Rita B. Effros
See also Cancer, Biology of; Endocrine System; Heart Disease; Longevity; Menopause; Osteoporosis.
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Estrogen is not one hormone, it is the name used to denote either of two steroid hormones. These hormones are noted for their role in the development of the secondary sexual characteristics of females. In mammals the most abundant (and most potent) estrogen is estradiol (a dialcohol : note the "-diol" suffix), followed by estrone (a ketone : note the -one suffix). As is true for the other steroid hormones, the major biosynthetic pathway for estrogen begins with cholesterol (C27). The figure shows the major metabolic intermediates in the usual synthesis of estrogen, starting with cholesterol, proceeding to pregnenolone (C21), an androgen (C19), and then estrogen (C18). Estrogen has an alcohol functional group at the C3 and C17 positions, and a methyl group at C13. A unique aspect of estrogen biosynthesis is the conversion (catalyzed by the enzyme aromatase) of the A ring to an aromatic ring.
Estrogen is produced in the ovaries and secreted into the blood, whereupon it enters target cells throughout the body. It enters the cells via passive diffusion and binds to specific proteins called estrogen receptors ,
which reside in the cell nuclei. In the absence of estrogen, these receptors are functionally inactive. The binding of estrogen to a receptor activates the receptor, which can then bind to specific sites on the DNA to stimulate the transcription of a highly specific set of genes. As a result, the metabolism and the character of the cell changes.
In addition to its role in the development of the secondary sex characteristics in females, estrogen has important physiological functions in the cardiovascular, immune, and central nervous systems, as well as its effects on the growth and maturation of the long bones. It is also implicated in a number of diseases (including breast and uterine cancers) and in postmenopausal health problems, such as atherosclerosis, osteoporosis, and diminution of cognitive functions. Because these conditions, especially female cancers, are associated with estrogen, a number of anticancer treatments involve estrogen blockade: drugs that prevent estrogen from binding to its receptors. As a result, the receptors remain in an inactive form.
EDWARD DOISY (1893–1986)
Before Edward Doisy earned the Nobel Prize for his research on vitamin K, he studied female hormones. It was at this time in 1936 that he isolated estradiol. In rodents without ovaries, small injections of this isolated compound were able to replicate the same behavior and biological processes as if the ovaries were still present.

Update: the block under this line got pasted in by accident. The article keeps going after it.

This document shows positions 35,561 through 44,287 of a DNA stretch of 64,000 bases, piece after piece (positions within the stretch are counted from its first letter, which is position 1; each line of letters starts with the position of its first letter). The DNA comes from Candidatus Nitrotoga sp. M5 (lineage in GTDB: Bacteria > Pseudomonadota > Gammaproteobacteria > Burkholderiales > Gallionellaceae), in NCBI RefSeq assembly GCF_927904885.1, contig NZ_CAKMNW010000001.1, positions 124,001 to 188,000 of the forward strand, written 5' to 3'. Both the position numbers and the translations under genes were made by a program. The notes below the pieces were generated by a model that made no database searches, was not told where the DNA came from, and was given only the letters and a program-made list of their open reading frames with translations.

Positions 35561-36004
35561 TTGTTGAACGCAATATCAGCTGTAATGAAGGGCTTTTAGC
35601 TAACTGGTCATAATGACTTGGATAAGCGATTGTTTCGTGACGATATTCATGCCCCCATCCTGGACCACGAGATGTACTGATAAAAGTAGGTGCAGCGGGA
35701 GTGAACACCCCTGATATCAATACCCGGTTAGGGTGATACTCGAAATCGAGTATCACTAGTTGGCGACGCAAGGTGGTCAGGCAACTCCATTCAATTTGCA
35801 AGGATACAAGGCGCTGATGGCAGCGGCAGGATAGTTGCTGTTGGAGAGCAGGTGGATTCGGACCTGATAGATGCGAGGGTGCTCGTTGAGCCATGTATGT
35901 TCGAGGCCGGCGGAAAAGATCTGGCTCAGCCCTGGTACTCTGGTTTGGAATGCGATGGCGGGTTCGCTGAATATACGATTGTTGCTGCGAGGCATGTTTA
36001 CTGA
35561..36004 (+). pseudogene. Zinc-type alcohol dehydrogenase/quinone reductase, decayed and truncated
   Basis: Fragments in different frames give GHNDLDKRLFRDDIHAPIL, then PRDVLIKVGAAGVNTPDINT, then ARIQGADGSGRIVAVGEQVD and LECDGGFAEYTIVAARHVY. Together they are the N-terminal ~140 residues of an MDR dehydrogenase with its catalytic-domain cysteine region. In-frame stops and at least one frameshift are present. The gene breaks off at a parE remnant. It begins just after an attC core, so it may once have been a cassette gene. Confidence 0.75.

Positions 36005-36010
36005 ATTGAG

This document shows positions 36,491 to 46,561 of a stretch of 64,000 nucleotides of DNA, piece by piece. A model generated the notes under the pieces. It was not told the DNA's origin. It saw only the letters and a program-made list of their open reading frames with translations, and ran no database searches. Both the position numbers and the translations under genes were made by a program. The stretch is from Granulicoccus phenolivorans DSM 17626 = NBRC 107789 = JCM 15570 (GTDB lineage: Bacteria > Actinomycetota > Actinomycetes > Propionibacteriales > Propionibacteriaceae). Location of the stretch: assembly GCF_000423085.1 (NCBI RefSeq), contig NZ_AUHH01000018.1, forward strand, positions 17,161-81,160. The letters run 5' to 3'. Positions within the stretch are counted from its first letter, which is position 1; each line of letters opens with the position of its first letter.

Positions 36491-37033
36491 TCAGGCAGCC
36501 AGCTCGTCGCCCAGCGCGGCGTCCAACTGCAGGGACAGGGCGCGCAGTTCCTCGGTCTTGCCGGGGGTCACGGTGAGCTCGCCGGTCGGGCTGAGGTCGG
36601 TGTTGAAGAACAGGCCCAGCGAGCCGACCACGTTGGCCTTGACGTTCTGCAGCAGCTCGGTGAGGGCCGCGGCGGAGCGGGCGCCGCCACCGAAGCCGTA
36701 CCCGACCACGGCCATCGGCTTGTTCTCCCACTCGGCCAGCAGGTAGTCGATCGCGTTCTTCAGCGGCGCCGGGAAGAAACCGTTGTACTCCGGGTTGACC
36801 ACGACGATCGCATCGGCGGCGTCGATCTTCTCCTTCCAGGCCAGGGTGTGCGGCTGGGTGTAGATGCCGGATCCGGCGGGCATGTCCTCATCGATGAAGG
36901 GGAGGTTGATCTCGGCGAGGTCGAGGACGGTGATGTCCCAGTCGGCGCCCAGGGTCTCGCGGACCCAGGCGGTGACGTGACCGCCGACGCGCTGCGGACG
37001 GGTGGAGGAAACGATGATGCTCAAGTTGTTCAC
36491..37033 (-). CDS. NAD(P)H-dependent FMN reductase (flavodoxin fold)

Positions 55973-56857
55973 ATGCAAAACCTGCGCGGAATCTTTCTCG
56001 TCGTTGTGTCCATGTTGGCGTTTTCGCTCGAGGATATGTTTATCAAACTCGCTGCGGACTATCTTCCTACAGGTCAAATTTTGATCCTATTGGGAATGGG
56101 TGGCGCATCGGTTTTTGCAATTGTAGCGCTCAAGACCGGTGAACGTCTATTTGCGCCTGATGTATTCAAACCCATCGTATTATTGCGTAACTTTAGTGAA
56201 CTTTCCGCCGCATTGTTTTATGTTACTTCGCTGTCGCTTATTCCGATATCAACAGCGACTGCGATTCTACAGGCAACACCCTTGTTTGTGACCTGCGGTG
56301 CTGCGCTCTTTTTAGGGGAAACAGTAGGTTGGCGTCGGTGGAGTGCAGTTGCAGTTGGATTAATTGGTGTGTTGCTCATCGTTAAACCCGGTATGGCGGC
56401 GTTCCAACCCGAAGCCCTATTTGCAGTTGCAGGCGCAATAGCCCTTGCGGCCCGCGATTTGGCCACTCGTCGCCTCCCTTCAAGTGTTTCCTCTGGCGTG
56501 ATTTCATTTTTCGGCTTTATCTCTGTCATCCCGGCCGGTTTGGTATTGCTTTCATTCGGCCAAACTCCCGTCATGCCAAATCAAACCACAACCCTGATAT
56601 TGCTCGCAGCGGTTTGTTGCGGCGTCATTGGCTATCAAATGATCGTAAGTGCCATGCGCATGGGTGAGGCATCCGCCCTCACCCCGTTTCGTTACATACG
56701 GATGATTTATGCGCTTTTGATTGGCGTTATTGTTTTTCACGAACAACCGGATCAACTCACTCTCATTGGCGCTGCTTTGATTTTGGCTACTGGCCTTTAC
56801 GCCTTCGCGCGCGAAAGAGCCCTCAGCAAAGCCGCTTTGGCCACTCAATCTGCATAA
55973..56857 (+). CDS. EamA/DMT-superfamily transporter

see also Steroids.
William M. Scovell
estrogen (ĕs´trəjən), any one of a group of hormones synthesized by the reproductive organs and adrenal glands in females and, in lesser quantities, in males. The estrogens cause the thickening of the lining of the uterus and vagina in the early phase of the ovulatory, or menstrual, cycle (see menstruation); in lower animals cyclical estrogen secretion also induces estrus, or
The estrogens are also responsible for female secondary sex characteristics such as, in humans, pubic hair and breasts, and they affect other tissues including the genital organs, skin, hair, blood vessels, bone, and pelvic muscles.
The major estrogen secreted by the ovary is 17β-estradiol; this is converted to estrone in the blood. Estriol is the principal estrogen formed by the placenta during pregnancy. These three compounds, 17β-estradiol, estrone, and estriol, account for most of the estrogenic activity in humans.
The ability of estrogens to suppress secretion of follicle-stimulating hormone (FSH) by the pituitary gland and thereby inhibit ovulation makes estrogen and estrogenlike compounds major components in oral contraceptives. Estrogen replacement therapy (ERT) uses synthetic estrogen (e.g., Premarin), typically given with progestins (e.g., Provera) to treat the physical changes of menopause, including hot flashes and vaginal dryness. ERT also retards the development of osteoporosis in postmenopausal women but increases the risk of breast cancer, heart attack (see infarction), stroke, and, when not given with progestins, uterine cancer. Estrogens are also used to treat prostate cancer.
Saffron A. Whitehead
See sex hormones; steroids.
es·tro·gen / ˈestrəjən/ • n. any of a group of steroid hormones that promote the development and maintenance of female characteristics of the body. Such hormones are also produced artificially for use in oral contraceptives or to treat menopausal and menstrual disorders. DERIVATIVES: es·tro·gen·ic / ˌestrəˈjenik/ adj.
Compounds with oestrogenic activity are found in a variety of plants; collectively these are known as phytoestrogens.